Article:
Grocers Take to Capitol Hill to Support New Menu Labeling Legislation

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Grocers Take to Capitol Hill to Support New Menu Labeling Legislation


WASHINGTON, D.C. -- Grocery retailers met today with members of Congress to garner more support for the Common Sense Nutrition Disclosure Act (H.R. 1249), which would include grocery and convenience stores in menu labeling regulations only if those businesses are primarily engaged in restaurant activity.

During the meeting, retailer and wholesaler members of the Food Marketing Institute (FMI) and National Grocers Association (NGA) explained to congressional representatives how, under the rule currently proposed by the Food and Drug Administration (FDA), taking a piece of fruit from a produce department and slicing it for a customer would make a grocery store "similar" to a chain restaurant.

"Supermarkets are often seen as a resource to their shoppers, emphasizing nutrition and health and wellness information with their customers through wellness programs, dietitians and store tours," noted Jennifer Hatcher, senior vice president of government and public affairs for FMI. "I fear we’ll witness a reverse trend in freshly prepared food offerings to more standardized, pre-packaged items if the proposed rule is enacted, which will only stifle the voice of the supermarket customer."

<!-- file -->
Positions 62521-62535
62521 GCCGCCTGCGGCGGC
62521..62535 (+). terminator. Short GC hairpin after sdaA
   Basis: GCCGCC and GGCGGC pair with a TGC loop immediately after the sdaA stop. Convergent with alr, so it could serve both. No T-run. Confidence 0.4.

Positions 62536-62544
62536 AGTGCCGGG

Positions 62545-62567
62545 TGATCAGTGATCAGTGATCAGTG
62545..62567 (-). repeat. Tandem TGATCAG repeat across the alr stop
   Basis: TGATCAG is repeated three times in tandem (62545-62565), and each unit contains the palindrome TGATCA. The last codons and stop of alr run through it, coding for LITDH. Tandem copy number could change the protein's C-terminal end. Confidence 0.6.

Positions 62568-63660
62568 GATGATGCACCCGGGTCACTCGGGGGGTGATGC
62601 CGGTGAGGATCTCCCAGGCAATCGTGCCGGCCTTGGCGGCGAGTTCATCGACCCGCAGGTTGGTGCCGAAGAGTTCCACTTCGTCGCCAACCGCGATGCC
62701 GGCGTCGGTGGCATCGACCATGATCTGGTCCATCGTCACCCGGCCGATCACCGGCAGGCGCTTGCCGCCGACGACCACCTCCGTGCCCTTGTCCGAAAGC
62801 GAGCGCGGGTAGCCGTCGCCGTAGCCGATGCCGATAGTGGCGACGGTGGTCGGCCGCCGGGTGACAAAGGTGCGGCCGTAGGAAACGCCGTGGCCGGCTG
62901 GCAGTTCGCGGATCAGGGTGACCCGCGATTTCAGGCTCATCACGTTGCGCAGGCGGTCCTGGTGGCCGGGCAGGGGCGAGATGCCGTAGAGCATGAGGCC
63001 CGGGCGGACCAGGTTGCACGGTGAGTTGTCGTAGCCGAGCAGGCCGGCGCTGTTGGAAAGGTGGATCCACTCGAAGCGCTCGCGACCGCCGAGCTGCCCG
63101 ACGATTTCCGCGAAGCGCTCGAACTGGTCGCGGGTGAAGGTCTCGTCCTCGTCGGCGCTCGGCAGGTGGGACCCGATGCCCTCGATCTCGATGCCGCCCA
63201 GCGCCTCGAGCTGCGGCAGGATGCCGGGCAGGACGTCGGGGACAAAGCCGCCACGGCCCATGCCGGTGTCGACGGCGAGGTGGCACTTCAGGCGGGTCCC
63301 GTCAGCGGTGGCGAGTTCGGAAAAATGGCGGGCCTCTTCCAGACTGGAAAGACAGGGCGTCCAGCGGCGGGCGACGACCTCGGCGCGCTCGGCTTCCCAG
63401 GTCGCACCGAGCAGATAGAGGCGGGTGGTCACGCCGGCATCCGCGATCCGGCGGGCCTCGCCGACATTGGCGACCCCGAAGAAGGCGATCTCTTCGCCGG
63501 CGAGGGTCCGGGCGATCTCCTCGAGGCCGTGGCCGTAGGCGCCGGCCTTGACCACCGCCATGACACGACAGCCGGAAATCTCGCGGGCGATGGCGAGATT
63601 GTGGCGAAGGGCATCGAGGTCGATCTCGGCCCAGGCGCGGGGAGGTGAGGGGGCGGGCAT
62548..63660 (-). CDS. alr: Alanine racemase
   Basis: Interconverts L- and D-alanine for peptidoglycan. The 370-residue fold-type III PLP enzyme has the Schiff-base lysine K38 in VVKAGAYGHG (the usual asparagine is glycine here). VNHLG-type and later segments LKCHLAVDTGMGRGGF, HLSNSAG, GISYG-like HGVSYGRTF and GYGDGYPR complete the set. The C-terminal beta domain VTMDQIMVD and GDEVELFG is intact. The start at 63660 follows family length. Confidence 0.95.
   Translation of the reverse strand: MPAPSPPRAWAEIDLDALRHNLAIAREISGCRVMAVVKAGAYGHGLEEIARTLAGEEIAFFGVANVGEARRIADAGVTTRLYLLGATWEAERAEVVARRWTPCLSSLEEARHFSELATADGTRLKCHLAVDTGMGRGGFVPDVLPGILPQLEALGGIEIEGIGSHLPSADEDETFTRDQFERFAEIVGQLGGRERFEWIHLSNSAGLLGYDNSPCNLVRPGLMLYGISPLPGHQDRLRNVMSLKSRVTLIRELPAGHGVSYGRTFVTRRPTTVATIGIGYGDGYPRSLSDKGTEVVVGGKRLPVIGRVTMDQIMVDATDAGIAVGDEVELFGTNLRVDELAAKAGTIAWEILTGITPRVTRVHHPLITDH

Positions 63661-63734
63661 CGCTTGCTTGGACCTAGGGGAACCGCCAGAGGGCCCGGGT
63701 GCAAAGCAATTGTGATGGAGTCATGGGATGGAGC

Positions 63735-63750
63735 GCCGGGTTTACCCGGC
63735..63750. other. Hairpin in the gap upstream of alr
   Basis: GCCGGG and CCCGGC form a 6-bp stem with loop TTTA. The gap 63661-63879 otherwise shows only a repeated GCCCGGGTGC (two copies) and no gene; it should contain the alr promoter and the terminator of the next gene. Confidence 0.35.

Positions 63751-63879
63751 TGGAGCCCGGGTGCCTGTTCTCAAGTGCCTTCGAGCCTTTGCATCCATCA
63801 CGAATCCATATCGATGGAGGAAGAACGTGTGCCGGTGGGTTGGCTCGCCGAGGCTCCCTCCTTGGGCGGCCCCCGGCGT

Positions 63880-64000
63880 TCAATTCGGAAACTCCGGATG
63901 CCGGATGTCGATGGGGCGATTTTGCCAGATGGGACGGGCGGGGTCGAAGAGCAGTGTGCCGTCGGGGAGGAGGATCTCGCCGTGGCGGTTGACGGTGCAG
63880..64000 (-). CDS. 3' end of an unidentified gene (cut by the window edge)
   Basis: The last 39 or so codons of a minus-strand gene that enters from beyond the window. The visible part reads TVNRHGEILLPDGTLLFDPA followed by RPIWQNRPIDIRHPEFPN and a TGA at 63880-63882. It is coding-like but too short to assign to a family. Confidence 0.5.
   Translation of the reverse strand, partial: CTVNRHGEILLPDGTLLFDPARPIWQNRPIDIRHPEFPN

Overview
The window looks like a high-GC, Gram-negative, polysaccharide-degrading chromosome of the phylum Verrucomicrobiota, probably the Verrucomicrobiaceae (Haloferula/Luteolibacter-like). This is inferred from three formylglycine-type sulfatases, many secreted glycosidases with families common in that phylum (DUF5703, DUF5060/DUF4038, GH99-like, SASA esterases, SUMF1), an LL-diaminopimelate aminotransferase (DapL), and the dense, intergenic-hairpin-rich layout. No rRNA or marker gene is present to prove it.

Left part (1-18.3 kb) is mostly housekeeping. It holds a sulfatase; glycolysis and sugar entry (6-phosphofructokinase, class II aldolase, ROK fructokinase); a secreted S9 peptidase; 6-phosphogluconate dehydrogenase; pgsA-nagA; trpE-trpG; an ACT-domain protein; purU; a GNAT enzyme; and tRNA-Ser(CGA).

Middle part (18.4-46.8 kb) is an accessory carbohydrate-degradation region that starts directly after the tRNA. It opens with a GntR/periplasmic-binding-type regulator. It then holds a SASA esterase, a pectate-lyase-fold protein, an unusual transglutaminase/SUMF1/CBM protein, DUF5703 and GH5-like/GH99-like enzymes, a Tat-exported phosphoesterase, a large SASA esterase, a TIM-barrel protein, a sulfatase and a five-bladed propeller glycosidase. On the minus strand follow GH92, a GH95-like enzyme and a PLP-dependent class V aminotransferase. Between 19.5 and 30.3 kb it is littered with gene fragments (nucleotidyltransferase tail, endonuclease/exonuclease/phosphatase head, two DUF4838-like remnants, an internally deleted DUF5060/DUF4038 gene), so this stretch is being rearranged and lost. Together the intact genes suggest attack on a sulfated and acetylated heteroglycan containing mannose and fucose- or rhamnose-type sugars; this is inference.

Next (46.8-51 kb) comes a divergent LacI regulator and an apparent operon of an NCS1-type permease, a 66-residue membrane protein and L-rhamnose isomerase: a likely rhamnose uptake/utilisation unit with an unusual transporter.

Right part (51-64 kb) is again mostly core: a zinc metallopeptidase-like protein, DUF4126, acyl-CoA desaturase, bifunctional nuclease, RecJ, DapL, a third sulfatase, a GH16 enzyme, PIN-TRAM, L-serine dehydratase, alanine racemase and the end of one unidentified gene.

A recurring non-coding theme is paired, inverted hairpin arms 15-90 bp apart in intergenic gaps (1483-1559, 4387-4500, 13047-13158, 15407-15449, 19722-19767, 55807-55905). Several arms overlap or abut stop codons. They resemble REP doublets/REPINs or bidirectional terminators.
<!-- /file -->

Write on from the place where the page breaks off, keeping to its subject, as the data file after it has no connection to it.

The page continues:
According to the trade organizations, the FDA's proposed chain restaurant menu labeling rules would place a regulatory burden on supermarkets that’s estimated to exceed $1 billion.

"The chain restaurant menu labeling issue has nothing to do with helping consumers make wise nutritional choices. Instead, the restaurants have been lobbying the FDA and Congress to subject food retailers to cumbersome regulations under the Affordable Care Act intended for chain restaurants that serve uniform menu items," added Greg Ferrara, vice president of public affairs for NGA.

NACS, the Association for Convenience & Fuel Retailing, also supports the bipartisan Common Sense Nutrition Disclosure Act. The association has called the act "a thoughtful approach to providing the necessary flexibility and understanding of foodservice operations at convenience stores."

As CSNews Online previously reported, the act would amend a portion of the Patient Protection and Affordable Care Act, which calls for a national, uniform, nutrition-disclosure standard for foodservice establishments. The regulations currently proposed by the FDA would require chain restaurants and similar retail food establishments with 20 or more locations, along with vending machines, to provide specific nutritional information such as calorie counts on menus, menu boards and drive-thru boards. Self-service foodservice stations would have to post caloric counts adjacent to items, and retailers would be obligated to provide additional nutritional information on request.